Avoiding confusing client communication

Effective communication with our clients is one of the most important parts of our job. Yet most of us put little consideration into the tools we use.

A quick heads up. A client I am currently working with called Fleep is sponsoring this post.

As a web designer exactly what is your job? You probably think that it is to build websites. But that is only a part of your responsibility.

Imagine for a moment you were to go to a restaurant. The food was incredible but the service was horrendous. The waiter ignored you and got irritable every time you ask a question. Would you go away happy?

Going to a restaurant is not just about food. The service you receive is a key component in the experience. The same is true when hiring a web designer. It goes without saying that clients expect an incredible website. But they also expect good service too.

A good waiter is on hand to answer your questions and make your visit a more pleasurable experience. They are communicating with you to ensure they know exactly what you want and to update you on the progress of your order. We need to do the same as web designers and yet most of us put little consideration into how we communicate with clients.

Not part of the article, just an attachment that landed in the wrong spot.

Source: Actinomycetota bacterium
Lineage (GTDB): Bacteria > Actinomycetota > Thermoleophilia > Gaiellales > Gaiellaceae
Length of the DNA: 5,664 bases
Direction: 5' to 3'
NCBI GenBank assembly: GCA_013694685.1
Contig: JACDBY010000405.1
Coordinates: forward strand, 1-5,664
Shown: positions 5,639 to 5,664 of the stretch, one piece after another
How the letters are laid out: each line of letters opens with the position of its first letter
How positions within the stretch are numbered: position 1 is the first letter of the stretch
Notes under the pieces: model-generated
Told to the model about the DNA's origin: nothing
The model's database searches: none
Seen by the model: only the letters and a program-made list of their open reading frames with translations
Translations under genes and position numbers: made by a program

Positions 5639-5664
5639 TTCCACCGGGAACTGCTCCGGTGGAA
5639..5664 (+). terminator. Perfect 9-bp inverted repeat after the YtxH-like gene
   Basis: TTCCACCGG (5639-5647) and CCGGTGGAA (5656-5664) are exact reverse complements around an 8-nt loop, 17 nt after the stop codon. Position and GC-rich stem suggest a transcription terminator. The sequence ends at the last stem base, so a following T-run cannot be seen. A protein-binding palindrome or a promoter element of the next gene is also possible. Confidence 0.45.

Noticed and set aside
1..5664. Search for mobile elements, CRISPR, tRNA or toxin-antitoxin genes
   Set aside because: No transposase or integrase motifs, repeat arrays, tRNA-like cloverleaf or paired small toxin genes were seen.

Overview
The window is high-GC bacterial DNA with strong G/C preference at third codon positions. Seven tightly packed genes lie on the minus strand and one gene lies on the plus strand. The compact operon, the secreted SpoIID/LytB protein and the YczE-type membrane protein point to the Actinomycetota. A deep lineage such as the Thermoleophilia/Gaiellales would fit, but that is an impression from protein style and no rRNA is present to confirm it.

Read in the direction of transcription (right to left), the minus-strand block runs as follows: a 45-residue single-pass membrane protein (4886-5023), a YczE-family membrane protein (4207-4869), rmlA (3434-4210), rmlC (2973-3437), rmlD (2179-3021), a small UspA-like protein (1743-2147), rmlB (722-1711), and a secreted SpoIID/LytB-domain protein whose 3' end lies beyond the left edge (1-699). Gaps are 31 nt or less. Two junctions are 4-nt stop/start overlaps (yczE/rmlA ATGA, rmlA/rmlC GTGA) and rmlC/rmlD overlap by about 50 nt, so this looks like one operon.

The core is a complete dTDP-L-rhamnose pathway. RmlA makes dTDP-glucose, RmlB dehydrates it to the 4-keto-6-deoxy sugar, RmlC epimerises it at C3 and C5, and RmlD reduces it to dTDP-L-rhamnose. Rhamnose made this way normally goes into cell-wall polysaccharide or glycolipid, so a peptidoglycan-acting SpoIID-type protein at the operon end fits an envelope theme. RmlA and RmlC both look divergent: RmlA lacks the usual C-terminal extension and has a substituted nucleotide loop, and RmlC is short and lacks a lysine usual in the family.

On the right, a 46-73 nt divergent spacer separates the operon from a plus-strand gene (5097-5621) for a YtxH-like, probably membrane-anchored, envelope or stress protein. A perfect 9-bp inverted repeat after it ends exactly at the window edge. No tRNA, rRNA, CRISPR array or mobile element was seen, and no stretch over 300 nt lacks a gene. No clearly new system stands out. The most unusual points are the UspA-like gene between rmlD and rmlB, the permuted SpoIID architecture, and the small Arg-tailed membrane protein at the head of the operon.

The secrets to good client communication

Getting client communication right is a tricky business. Too often we expect the client to fit in with the way we do things rather than adapting to their needs.

We tell them that we are going to manage their project with an app like Trello or Basecamp. The client is then expected to learn this system and adapt their thinking to suit this new tool.

We expect a lot from our clients asking them to adapt to our project management tools.
We expect a lot from our clients asking them to adapt to our project management tools.

But the problem is not just limited to the tools we use. Mentality when communicating with clients is important too. Often client communication is more about ‘ass covering’ than is providing a good service.